Inthe reviewing, the techniques of engaging these students, onetechnique that strongly came out are the application of theconnective instruction as a teaching practice. The technique enablesthese students to establish a helpful relationship that makes themfeel accepted, a sense of belonging. Some of the literature reviewsidentified a common argument that these students need to be motivatedat the individual level so as to enhance their performance. Weiser(2014) and Brown &amp Walberg (1993) agree that motivating thestudents will help in doing away with the inadequacy brought about bythe disability, and this would result in an improved performance bothin class work and in co-curriculum activities. Boutot (2007) andSalend &amp Duhaney (1999) also found at that engagement byincluding the students with special needs also improve their sense ofbelonging.


Inconclusion, students’ engagement is important in determining theirsuccess in academics and athletics. Students with special needs areparticularly vulnerable and require motivation to be able toparticipate actively in class and athletics. Teachers play asignificant role in enhancing student engagement. From the literaturereview, it can also be concluded that the community also plays animportant role in engaging the students with special needs, as such,engagement should not only happen at school but home too. Engagementis all about including the students with special needs in the normalactivities so that they also feel normal and accepted in theenvironment in which they interact.

DemographicData for the Proposed Research

Theresearch will be conducted in a big metropolitan institution situatedin the central region of Indiana. This school was selected since theurban population will provide diverse sources of information thatwill help with the research of the project.

Thestudents come from poor socioeconomic backgrounds and have no parentsor guardians to rely on for help when it comes to their educationalor athletic success. The reason why these students cannot receiveassistance from their loved ones is that most of the people aroundthem lack formal education and the proper training in handling thestudents’ issues. Thus, the places where these young learners comefrom display a clear disadvantage to their formal school developmentand athletic prowess. The statistics gotten from this backgroundinformation will help develop a comprehensive detail and culture ofthe area where the research will be carried out (Orr, 2003).


Thedirect participants are special education students that are in Grade9-12 with IEP’s and participate in athletics. The participants are100% male with 96% of them being the enrollment of the minoritygroups. Because the highest percentage of the students is from aminority group (African American), the target for this research isthe students that come from such backgrounds.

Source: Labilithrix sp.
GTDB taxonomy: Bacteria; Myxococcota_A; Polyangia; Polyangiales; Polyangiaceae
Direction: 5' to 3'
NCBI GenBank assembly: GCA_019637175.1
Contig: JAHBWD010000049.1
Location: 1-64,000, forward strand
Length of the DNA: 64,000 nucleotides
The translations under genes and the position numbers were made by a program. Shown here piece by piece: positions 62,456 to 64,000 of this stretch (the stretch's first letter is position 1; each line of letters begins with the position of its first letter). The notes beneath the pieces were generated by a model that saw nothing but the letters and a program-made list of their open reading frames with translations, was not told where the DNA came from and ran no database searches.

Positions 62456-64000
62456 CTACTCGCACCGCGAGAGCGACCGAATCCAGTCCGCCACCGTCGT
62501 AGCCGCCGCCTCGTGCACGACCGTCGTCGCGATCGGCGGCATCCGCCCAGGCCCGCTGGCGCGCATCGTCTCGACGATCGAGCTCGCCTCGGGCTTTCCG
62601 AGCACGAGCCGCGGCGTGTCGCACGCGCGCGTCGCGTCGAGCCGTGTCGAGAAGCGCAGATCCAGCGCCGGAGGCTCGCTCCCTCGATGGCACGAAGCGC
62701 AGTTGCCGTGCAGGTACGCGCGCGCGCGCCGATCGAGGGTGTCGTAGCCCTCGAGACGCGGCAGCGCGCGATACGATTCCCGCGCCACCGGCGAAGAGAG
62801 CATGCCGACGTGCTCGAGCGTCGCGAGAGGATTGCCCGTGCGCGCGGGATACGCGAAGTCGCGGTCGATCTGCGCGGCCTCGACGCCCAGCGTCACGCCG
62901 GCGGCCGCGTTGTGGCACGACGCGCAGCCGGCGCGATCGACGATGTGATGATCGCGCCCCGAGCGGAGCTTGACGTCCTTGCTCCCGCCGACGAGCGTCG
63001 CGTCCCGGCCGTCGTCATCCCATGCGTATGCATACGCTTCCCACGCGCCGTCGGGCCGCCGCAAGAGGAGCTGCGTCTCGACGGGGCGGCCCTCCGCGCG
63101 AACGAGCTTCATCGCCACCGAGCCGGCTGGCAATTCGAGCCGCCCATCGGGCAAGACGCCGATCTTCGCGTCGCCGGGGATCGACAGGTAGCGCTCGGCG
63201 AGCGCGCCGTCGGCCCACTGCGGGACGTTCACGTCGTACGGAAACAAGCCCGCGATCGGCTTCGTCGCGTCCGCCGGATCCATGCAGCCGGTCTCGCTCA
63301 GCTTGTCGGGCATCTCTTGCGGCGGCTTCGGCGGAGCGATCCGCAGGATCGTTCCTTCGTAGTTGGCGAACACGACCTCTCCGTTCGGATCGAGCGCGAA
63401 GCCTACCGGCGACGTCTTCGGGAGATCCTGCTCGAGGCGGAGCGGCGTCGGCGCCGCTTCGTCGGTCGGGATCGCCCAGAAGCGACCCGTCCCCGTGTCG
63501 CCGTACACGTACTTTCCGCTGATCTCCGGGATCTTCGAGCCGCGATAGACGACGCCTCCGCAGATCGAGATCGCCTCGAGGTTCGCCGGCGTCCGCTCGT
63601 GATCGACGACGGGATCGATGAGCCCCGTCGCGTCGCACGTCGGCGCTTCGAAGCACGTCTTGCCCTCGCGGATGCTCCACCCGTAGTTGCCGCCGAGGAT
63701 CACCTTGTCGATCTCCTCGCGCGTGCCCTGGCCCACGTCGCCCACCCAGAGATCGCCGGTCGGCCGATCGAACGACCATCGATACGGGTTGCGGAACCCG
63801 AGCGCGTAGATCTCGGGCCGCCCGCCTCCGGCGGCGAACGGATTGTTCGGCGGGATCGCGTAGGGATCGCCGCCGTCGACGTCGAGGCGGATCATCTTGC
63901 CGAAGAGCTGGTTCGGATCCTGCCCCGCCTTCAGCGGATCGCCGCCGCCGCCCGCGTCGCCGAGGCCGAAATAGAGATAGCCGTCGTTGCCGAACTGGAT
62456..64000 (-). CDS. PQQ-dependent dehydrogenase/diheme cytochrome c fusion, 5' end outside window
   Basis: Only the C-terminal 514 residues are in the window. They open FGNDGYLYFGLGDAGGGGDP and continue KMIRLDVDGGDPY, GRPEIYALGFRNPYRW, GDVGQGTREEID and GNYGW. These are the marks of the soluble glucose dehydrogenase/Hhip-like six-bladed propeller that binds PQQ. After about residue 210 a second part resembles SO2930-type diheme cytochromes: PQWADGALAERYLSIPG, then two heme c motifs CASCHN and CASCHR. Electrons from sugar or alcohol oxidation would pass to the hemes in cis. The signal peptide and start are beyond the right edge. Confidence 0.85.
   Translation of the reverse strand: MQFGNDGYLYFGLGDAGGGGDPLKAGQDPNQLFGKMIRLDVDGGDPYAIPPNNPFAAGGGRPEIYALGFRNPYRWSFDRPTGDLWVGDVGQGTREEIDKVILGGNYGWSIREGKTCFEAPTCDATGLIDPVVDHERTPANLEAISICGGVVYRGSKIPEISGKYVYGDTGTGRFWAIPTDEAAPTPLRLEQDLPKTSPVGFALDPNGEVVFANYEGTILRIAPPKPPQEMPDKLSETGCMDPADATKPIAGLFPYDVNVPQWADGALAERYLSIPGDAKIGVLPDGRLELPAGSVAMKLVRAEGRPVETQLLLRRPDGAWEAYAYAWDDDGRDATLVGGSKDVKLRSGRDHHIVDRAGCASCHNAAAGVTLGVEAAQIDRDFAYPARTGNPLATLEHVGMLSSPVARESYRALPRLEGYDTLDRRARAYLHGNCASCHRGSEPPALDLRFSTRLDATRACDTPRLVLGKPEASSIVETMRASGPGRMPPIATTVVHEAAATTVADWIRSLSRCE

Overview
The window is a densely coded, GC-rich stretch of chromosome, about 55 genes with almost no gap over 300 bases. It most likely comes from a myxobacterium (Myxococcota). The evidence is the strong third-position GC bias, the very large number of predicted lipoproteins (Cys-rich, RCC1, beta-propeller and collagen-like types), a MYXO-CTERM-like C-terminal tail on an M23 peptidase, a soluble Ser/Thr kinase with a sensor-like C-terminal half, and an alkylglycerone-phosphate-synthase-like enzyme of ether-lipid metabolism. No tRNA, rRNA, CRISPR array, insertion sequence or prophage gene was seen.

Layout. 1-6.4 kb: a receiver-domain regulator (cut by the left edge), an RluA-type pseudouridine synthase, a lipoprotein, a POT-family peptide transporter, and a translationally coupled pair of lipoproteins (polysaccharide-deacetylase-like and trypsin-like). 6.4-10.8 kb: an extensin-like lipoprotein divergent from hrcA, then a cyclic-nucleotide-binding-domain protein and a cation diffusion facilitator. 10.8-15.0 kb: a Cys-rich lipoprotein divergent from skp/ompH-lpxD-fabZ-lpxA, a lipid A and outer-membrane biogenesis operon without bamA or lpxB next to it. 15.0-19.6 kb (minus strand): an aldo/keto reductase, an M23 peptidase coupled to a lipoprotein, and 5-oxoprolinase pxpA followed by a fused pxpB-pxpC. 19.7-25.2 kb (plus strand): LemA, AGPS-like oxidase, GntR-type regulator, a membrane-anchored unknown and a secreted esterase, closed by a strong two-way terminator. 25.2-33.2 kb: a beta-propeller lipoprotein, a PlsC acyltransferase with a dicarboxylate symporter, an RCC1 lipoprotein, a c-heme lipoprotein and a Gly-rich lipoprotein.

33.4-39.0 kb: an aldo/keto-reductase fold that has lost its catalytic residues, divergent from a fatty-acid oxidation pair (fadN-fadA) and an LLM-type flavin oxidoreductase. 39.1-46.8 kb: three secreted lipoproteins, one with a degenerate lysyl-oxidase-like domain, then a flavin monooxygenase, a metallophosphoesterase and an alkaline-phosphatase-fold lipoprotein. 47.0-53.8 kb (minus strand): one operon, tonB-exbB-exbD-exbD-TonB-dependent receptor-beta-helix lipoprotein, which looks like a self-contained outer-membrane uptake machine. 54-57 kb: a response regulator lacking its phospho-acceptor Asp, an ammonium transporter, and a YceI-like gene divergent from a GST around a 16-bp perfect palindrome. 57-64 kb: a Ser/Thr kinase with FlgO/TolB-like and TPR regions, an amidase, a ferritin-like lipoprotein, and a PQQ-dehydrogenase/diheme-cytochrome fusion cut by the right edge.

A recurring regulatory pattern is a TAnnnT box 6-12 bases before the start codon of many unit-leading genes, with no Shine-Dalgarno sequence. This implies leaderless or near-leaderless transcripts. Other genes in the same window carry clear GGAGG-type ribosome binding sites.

Thebaseline data that will provide sufficient support for the focus ofthis research will be gotten from components of involvement. Thissystem evaluates the occurrence of absenteeism among these studentseither in classes or in field events. The rate of absence determineswhether the student has a sense of belonging or lacks it. Typically,students that excel in one area but fail in another tend to feel leftout. Thus, for a student to have the sense that they are fullyaccepted, they have to be good both in their classwork and theirsporting activities (Willams, 2003). When using academic performanceas a dependent variable and socioeconomic background as theindependent variable data shows a positive correlation of 0.33. Also,using academic performance as a dependent and athletic skills as theindependent variable, a negative correlation was obtained depictingthat athlete students were finding it hard to handle their classwork(Reynolds et al., 2012). The reason is that the number of athletesthat were graduating from college was much fewer than those AfricanAmerican students that did not involve themselves in any sportingactivity.

Thebaseline data shows that the socioeconomic factors play a significantpart in influencing the educational performance of a student. Thepositive correlation shows that these students tend to perform inclasses better if they come from families that can provide for theirbasic needs. A greater percentage of athletes, about 60%, show atendency to disregard their classwork since the more they excel inthe field, the more their academic performance deteriorates. Thestudy aims to determine whether it is true that the socioeconomicfactors play a role in influencing educational performance or not.The study also aims at determining the most appropriate ways ofengaging these students who receive a special education so as toensure their success that they not only succeed in athletics, butalso in education.


Theresearch proposes the various ways of engaging students with specialneeds, which include application of the connective instruction,motivation, as well as assessing the feedback of the students.